Little sign of Modi cronyism in stock market trends

Last week’s column cited news reports of The Times of India and Economic Times in which businessmen and bureaucrats agreed almost unanimously that big corruption had fallen dramatically under Narendra Modi. But Rahul Gandhi says that Modi heads a suited-booted government favouring only the rich and a few close cronies. Let’s examine that claim this week, using evidence from stock markets. When Modi was elected on May 15 last year, the Sensex was at 27,159. Today, it is up only marginally, at 27,957.

So much for the supposed Modi sell-out to business! All market gains in Modi’s early months have reversed. The growth of industrial production, exports and bank credit has been dismal. Corporate results have been very weak in the last two quarters. So, stock markets have shed their initial euphoria. Some say we should look at trends since January 2014, when opinion polls began pointing to a Modi victory and induced markets to soar. Let’s do that. The Sensex was at 21,140 on January 1, 2014. It has risen 32% since. In this period, the share price of Adani Enterprises, flagship of the Adani group, is up 190%. Critics cite this as proof of cronyism but many companies have fared even better.

The crony theory collapses if we look at the Ambanis, who are infinitely bigger and richer than Adani. The share price of Reliance Industries Ltd, Mukesh Ambani’s juggernaut, has risen just 1% since the start of 2014! Anil Ambani’s top companies have fared even worse: Reliance Power is down 28% and Reliance Communications is down a whopping 53%. No crony windfalls here. Comparing Adani’s companies with the Sensex is misleading. The 30 companies comprising the Sensex are the largest and most resilient, and so their prices fall or rise relatively little in slumps and booms. More volatile are big non-Sensex stocks, while the most volatile are mid-cap and small-cap stocks.

Adani Enterprises, a large but non-Sensex stock, has done well, but so have many of its peers. In our reference period, truck-maker Ashok Leyland is up 308%. Auto-ancillary giant Bharat Forge is up 278%. These are not Modi cronies. Easily the biggest gainers have been small-to-medium companies. These are too numerous to list, so consider just the top performers among the companies whose shares I own, or used to own. Tops is Alphageo, a seismic survey company, up 571%. Next come Avanti Feeds (537%), Waterbase (520%), Global Offshore (469%), Hester Biosciences (466%), Ratnamani Metals and Tunes (371%) and Bajaj Finance (192%).

Clearly, Adani Enterprises has been outperformed by dozens of other stocks. Cronyism has nothing to do with it. Indeed, for fear of being accused of cronyism, Modi leaned on the State Bank of India to mothball a proposed big loan for Adani’s Australian coal project. The Economic Times report I cited last week said that Modi was very anxious to show the public that he doesn’t favour any industrial groups, and so refuses to fix their individual problems.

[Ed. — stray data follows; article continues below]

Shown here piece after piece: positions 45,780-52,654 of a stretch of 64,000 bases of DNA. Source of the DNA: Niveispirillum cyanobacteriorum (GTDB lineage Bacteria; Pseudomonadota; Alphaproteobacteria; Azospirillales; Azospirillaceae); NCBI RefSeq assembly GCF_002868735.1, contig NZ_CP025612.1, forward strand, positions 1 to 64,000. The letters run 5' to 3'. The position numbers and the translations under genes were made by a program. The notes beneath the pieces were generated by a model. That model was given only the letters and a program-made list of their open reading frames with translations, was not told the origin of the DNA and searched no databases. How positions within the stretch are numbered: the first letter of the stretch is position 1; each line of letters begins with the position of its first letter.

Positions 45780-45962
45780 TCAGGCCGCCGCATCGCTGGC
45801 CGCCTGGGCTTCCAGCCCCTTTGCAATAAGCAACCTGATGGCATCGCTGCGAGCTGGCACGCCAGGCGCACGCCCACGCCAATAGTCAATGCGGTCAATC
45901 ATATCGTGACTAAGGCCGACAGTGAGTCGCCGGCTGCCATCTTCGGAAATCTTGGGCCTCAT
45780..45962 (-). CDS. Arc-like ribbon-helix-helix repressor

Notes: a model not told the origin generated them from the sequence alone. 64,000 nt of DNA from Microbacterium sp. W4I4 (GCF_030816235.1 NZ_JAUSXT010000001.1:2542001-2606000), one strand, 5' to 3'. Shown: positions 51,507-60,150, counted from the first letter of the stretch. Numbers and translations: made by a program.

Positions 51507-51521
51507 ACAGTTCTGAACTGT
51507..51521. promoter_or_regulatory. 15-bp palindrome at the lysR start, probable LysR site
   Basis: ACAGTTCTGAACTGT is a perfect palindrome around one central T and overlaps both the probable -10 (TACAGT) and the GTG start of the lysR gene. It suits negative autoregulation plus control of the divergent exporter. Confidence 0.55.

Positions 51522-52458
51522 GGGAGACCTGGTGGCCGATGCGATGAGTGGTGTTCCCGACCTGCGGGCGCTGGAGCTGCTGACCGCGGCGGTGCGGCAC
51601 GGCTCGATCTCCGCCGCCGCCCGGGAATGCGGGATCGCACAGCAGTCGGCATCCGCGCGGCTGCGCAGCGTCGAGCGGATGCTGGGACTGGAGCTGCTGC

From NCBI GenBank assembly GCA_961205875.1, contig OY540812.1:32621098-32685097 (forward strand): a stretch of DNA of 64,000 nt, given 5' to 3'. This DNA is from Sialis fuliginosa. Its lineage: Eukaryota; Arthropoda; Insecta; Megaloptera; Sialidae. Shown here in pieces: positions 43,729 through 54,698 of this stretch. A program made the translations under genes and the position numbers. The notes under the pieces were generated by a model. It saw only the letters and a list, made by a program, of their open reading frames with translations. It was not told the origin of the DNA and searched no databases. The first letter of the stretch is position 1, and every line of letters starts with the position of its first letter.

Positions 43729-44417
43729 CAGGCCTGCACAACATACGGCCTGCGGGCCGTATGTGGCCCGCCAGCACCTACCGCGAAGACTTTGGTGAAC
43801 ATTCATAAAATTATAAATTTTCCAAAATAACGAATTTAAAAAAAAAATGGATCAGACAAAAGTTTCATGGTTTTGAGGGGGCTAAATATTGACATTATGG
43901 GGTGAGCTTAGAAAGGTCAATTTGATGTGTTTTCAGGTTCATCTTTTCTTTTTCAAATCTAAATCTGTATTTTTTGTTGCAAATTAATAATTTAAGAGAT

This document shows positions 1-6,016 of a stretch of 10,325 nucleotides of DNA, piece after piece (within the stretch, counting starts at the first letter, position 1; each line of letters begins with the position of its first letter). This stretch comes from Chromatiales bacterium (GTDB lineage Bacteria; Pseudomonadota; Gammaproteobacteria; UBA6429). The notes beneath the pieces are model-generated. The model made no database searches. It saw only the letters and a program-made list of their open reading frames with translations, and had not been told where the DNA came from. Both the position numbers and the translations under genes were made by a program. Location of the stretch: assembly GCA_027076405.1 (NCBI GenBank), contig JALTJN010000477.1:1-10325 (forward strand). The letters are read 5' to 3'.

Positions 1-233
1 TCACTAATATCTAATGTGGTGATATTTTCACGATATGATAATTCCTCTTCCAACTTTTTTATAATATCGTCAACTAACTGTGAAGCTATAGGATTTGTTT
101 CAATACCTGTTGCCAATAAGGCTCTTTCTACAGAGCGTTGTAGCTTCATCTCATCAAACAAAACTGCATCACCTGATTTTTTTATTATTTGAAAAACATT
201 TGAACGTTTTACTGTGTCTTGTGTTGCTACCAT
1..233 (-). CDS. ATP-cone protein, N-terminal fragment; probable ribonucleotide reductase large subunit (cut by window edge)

Businessmen complain of “neglect” and lack of “access.” Mukesh Ambani is a major sufferer. He wanted an overdue increase in the price of natural gas from $4.2/unit fixed years ago. The UPA’s Kelkar Committee suggested auctions at thehighest price, which would have fetched maybe $15/unit. The Rangarajan Committee suggested a formula yielding $8.4/unit. But the Modi government created its own formula giving Ambani only $5.61/unit. This was later cut to $5.17/unit. There is talk of a special premium for difficult deepwater fields, since the ONGC says it cannot exploit its deepwater fields at the current low price. But as of now, Mukesh must be wishing dearly for the good old days of Congress cronyism.

Dhirubhai Ambani was a notorious Congress crony and master manipulator. It’s somewhat ridiculous for his companies to be called BJP cronies by Rahul. Businessmen have always had to pay off the party in power, the Congress being the top beneficiary. But today businessmen complain that they cannot buy influence any more. A Mumbai industrialist told the Economic Times, “We fund many parties but with Narendrabhai we can’t expect a quid pro quo.” The UPA swore for years to crush black money. Nobody took it seriously since Congress stalwarts themselves were neck-deep in black money. But, says Ambit Capital, a prominent investment banker, Modi’s new black money bill has created such fear among businessmen that many plan to give up their Indian citizenship and go abroad to escape prosecution.

None of this means that the BJP is incorruptible or has no black money. Gopinath Munde, late BJP leader in Maharashtra, openly said he spent Rs 23 crore on an election. But whatever cronyism still exists is a pale shadow of the cronyism that marked decades of Congress rule.

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